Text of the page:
A Prediction: On Fictional & Real Economies

Dan Hanrahan
3 min readAug 3, 2023
Lake Michigan, Wisconsin, photo by author

Studying Greek mythology and the origins of Christianity and Judaism this spring & summer, I have a banal observation: What a people believes shapes their material reality (and vice-versa). I apply it to contemporary America. We are indoctrinated from birth to believe that Economic Growth Is Good. The mechanisms and forces of this indoctrination are omnipresent. We hear, we read, we soak in the idea that buying things is good, founding and endlessly growing a business is good, inventing things — anything — is good, selling things is good… Indeed, we are told that our very survival depends on these things. We go on to believe that if these things are not happening, are not always happening in ever-increasing ways, we’ll all become homeless, starving and die.*

The indoctrination we receive is so profound that it suggests these are material facts and not beliefs, not elements of a specific mythological system. This is why, in the middle of the Cold War, Noam Chomsky remarked that compared to the United States, propaganda in the Soviet Union was child’s play, ham-fisted, clumsy. In short, on a virtually cellular level, Americans equate economic growth with the persistence of life, with the good.

And this is how Americans vote. If the economy is up, the incumbent wins; if not, he loses. Understanding this, the always shrewd Bill Clinton ran his 1992 campaign surrounded by post-it notes in campaign offices declaring: “It’s the economy, stupid.”

Even today, as we live through the first summer wherein the effects of human-forced global warming are undeniable even to the casual observer, climate change ranks around #20 in priority in national voter polls. That all creatures on Earth are interdependent, that planetary biology exists within a web of reciprocity, that the global industrial consumer economy is shattering this balance — these realities stand no chance against the near molecular-level indoctrination equating life and the good with the expansion of the global industrial consumer economy.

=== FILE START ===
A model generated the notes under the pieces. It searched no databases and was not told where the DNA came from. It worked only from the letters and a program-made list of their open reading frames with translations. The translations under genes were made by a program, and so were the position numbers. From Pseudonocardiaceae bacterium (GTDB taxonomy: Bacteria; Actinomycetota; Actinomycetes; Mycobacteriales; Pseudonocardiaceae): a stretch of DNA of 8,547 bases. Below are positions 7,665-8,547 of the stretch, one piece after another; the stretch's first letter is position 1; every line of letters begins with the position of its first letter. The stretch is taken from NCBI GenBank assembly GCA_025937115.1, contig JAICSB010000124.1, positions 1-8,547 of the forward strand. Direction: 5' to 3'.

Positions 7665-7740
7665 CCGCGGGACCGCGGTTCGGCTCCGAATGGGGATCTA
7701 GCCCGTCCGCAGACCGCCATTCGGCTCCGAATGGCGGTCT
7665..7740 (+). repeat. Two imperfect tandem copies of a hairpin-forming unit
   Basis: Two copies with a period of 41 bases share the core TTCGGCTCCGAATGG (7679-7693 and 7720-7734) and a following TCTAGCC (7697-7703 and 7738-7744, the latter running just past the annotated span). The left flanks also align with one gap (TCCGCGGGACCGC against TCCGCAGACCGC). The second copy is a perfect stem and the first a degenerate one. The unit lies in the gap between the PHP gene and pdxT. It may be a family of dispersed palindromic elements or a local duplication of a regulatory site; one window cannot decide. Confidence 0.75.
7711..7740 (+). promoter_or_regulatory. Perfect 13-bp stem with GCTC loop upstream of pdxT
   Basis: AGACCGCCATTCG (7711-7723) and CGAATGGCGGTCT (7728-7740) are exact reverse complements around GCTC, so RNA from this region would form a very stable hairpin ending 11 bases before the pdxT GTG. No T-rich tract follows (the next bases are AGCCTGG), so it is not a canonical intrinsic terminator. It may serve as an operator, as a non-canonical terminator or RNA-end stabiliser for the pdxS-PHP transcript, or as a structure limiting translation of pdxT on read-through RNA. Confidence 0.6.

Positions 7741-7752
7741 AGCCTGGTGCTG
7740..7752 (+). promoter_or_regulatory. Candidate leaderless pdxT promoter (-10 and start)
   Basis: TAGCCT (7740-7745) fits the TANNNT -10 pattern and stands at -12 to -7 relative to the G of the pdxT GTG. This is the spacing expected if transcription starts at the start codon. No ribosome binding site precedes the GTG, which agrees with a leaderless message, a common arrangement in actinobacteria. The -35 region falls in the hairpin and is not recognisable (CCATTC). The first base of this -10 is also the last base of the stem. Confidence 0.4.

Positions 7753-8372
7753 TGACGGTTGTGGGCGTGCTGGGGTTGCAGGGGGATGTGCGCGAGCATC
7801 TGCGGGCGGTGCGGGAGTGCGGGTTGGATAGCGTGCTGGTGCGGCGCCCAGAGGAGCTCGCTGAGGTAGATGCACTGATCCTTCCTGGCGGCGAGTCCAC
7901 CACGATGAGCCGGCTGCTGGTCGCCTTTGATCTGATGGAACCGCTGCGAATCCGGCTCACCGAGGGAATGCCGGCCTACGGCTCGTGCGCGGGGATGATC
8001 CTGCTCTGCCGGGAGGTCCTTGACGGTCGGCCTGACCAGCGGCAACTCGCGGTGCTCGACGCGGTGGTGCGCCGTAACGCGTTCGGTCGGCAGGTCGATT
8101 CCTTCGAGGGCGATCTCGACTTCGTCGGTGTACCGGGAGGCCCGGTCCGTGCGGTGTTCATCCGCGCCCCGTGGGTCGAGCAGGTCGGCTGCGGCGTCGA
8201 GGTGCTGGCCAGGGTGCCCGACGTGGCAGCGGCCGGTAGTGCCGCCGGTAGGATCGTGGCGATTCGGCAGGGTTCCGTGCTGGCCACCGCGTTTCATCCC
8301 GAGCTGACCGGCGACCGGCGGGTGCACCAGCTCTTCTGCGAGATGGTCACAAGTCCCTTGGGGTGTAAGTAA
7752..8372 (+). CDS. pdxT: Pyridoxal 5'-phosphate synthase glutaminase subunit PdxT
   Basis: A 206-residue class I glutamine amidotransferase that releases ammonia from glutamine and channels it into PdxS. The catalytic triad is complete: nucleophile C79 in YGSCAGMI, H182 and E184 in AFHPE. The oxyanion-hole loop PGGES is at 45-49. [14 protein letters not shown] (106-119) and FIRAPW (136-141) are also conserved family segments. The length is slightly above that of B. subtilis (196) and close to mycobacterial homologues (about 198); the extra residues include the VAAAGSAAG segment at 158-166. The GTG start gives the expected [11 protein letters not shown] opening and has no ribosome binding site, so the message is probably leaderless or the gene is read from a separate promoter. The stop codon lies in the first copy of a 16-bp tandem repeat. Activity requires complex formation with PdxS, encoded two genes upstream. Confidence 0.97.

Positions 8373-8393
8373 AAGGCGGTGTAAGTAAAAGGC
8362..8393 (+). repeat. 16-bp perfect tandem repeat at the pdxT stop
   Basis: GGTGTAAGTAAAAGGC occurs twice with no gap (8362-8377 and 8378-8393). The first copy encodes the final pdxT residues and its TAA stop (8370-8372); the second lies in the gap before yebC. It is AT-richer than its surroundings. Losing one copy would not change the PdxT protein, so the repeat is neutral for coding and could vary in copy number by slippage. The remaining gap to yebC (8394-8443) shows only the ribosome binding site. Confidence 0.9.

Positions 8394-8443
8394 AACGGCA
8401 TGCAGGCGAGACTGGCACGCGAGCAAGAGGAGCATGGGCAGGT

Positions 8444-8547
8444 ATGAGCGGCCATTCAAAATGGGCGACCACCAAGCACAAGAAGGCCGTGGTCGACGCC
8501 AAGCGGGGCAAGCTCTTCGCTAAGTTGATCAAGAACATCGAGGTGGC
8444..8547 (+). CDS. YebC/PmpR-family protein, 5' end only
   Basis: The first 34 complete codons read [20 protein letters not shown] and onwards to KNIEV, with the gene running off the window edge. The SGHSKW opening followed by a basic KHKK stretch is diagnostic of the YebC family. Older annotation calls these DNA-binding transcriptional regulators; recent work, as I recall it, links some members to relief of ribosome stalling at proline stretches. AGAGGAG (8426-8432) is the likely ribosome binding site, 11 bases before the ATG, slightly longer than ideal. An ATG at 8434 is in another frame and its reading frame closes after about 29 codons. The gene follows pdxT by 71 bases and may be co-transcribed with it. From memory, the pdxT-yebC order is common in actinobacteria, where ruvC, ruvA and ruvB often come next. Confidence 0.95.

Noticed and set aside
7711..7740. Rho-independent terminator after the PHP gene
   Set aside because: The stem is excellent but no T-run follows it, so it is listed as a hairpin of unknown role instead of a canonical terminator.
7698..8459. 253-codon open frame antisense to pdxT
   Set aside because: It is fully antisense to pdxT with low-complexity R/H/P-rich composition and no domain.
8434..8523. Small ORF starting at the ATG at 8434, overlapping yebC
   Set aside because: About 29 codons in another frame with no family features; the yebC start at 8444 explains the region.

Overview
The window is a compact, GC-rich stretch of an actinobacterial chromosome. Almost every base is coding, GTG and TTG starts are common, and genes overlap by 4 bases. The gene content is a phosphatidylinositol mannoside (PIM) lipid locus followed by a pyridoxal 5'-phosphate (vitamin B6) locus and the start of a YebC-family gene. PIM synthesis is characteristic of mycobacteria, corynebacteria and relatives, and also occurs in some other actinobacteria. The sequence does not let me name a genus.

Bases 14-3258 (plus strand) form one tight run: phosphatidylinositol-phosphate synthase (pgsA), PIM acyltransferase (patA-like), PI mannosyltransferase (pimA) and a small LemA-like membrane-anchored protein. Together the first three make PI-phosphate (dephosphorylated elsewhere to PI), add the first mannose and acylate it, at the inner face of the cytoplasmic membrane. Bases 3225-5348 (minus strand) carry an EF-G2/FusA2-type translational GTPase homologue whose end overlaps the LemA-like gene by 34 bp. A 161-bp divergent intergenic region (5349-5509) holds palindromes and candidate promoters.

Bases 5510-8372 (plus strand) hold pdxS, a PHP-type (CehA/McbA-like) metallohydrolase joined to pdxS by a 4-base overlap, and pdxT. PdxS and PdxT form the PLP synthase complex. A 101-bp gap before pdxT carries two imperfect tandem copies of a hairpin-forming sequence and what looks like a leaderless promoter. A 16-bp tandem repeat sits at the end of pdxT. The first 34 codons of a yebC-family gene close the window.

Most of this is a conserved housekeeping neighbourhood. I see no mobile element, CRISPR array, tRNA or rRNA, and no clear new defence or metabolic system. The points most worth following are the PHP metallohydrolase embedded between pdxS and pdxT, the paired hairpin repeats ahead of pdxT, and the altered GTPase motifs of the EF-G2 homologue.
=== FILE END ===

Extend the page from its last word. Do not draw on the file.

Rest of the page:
My prediction, well, my fear is that this thinking will continue for the majority of Americans, even as we plunge further and further into ecological collapse. That rivers will continue to dry up, that rain bombs will continue to expand and proliferate, that the jet stream will continue to fracture and cause bewildering shifts in temperature and weather conditions, that the oceans will continue to heat and that, astonishingly, twenty years down the road, Americans will still be voting on “the economy” and not for a turn toward actual — not fictional — life.


*One could argue that, as occurred during the Great Depression, economic contraction does result in starvation and homelessness. That is true. However, we are rarely permitted to think to the next step — which is that under the current economic (material life) model of global industrial consumer capitalism, it is true, but under other modes of living practiced by humans throughout history and, indeed, practiced by the rest of the biota of the planet, living in balance and reciprocity with one’s environment does not produce privation, but wellness and thriving.


In a subsequent short essay, I would like to suggest a couple of “Hail Mary” ways that this deep, subconscious indoctrination could be combatted by forward-thinking artists and others.

— DH, Chicago 8/2023